By. Moses Owen Browne, Jr.
John Gray, a 28-year old Liberian survives daily by searching waste sites in and around Monrovia to find food. He looks through trash canes, landfills, and garbage bags for things he can possibly sell or eat.
Mr. Gray, who lives in the Todee District area of Montserrado County, is one of 15,000 homeless and unemployed Liberians who cannot find work and are eating out of dumpsters to survive daily.
The obvious lack of jobs has affected many like John Gray, who wants to work but cannot find employment in Liberia. And the only way to survive in Liberia (if remittances are not transmitted from overseas from friends and loved ones) is to live in the streets and eat out of dumpsters.
Desperate to get himself some money for food, I watched him picked up some scrapes and iron to sell. When I politely asked him to take his picture for this story, he willingly posted for the picture and said: “Take my picture and explain to the world about my situation. This is very dirty and sickening for me, I get rashes and get sick often. This is my way of survival.”
Meanwhile, the Sirleaf administration has launched a 150 plan of action with the goal of creating 20, 000 temporary jobs for young people. Whether people like John and others who are unemployed will be among those fortunate to get one of those jobs, will be seen. Stay tuned!
In another development, DITCO, an electronic store on Randall Street in Monrovia was the scene of a drama recently when the store’s management refused to change a faulty fan purchased by one Sam E. Gibson.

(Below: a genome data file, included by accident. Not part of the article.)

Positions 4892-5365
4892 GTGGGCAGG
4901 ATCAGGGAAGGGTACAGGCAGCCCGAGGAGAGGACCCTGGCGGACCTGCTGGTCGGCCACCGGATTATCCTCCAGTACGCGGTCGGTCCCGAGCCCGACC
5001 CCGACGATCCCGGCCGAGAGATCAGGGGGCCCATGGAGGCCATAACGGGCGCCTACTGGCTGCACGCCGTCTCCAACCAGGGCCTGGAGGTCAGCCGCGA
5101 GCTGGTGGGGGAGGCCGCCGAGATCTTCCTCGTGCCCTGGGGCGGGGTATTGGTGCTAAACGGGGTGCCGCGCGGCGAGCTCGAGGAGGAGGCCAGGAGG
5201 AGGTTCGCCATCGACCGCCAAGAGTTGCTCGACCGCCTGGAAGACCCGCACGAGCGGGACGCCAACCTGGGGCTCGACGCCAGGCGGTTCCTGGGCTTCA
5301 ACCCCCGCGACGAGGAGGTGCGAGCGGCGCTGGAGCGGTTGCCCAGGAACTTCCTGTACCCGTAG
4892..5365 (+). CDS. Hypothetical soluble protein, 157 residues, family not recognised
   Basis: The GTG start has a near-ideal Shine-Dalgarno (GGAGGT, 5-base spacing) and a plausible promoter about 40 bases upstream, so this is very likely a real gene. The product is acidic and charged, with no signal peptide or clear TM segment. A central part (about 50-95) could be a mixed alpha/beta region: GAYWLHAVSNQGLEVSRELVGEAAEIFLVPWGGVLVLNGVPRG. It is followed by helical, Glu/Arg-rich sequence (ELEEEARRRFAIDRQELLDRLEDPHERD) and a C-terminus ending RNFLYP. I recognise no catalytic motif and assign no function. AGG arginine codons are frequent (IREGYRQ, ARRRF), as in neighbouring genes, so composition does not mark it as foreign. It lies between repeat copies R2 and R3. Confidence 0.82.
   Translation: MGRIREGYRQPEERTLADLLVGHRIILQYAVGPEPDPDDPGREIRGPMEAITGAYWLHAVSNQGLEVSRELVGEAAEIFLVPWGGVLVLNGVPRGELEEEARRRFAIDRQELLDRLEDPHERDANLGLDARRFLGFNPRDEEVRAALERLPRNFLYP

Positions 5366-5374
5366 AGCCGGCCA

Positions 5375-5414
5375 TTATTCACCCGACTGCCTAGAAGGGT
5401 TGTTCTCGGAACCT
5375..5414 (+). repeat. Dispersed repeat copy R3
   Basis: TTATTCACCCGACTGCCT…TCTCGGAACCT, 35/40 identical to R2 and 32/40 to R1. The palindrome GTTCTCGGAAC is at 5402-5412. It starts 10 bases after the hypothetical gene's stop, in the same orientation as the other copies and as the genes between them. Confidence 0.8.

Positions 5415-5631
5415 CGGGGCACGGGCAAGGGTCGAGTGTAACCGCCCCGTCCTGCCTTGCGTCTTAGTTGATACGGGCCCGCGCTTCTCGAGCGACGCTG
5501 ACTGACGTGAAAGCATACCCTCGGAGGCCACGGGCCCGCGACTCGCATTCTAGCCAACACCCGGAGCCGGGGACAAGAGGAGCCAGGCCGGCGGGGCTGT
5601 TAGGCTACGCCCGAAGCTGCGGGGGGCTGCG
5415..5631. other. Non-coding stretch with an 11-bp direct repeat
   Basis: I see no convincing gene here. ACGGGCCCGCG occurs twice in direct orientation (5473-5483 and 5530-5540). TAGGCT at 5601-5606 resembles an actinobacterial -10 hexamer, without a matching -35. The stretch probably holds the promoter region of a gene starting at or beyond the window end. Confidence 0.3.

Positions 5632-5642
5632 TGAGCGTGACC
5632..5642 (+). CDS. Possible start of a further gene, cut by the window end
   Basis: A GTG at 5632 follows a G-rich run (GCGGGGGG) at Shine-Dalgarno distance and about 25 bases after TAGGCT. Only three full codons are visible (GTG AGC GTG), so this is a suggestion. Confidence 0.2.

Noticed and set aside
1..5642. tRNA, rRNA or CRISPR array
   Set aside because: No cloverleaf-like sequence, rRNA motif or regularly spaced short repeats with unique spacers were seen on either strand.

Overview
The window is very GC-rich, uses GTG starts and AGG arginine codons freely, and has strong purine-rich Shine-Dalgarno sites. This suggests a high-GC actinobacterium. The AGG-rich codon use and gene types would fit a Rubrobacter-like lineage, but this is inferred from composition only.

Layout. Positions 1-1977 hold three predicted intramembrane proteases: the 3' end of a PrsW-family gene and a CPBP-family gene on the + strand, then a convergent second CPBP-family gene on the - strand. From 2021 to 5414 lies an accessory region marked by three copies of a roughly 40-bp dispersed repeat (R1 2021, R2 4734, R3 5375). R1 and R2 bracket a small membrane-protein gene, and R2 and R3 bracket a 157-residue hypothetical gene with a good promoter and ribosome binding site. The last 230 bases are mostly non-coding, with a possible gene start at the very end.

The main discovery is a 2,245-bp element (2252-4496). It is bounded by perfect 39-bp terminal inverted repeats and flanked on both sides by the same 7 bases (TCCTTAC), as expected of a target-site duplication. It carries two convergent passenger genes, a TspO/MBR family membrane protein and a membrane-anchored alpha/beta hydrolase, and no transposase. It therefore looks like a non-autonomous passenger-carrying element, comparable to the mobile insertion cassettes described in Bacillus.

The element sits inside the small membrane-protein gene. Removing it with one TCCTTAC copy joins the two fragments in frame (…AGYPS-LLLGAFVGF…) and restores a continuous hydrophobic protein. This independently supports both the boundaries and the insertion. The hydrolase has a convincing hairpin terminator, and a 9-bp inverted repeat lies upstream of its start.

Mr. Gibson bought the fan from DITCO for $25.00. A day after he took the fan home, he noticed the fan was not working. It was during this time that he took the fan back to DITCO for a replacement fan.
DITCO, showing some concern initially decided to test the item; then realized it was defective, but decided against replacing it anyway claiming it wasn’t their fault.
A woman believed to be DITCO’s General Manager known as Marpu refused to change the fan on grounds that her business does not provide warranty for such item. Marpu’s don’t care attitude and lack of respect for her customer created a scene that almost went out of control.
The intervention of the national police made no difference, because DITCO deliberately refused to change the fan or refund Mr. Gibson’s money. Mr. Gibson later contacted his attorney, T. C. Gould.
DITCO is an electronic appliance company established in Liberia in the 1980s, selling TVs, industrial fans, air conditioners and office supplies.
Despite steps made by the government to ensure a stable and better environment for job opportunities through the private sector, customer’s service is still a major challenge.
One thing that will guarantee the success of a good business environment is good
customer service, and better laws to regulate business activities in Liberia.
Moses Owen Browne Jr., is Executive Producer, Liberia Women Democracy Radio, LWDR 91.1 FM, Congo Town.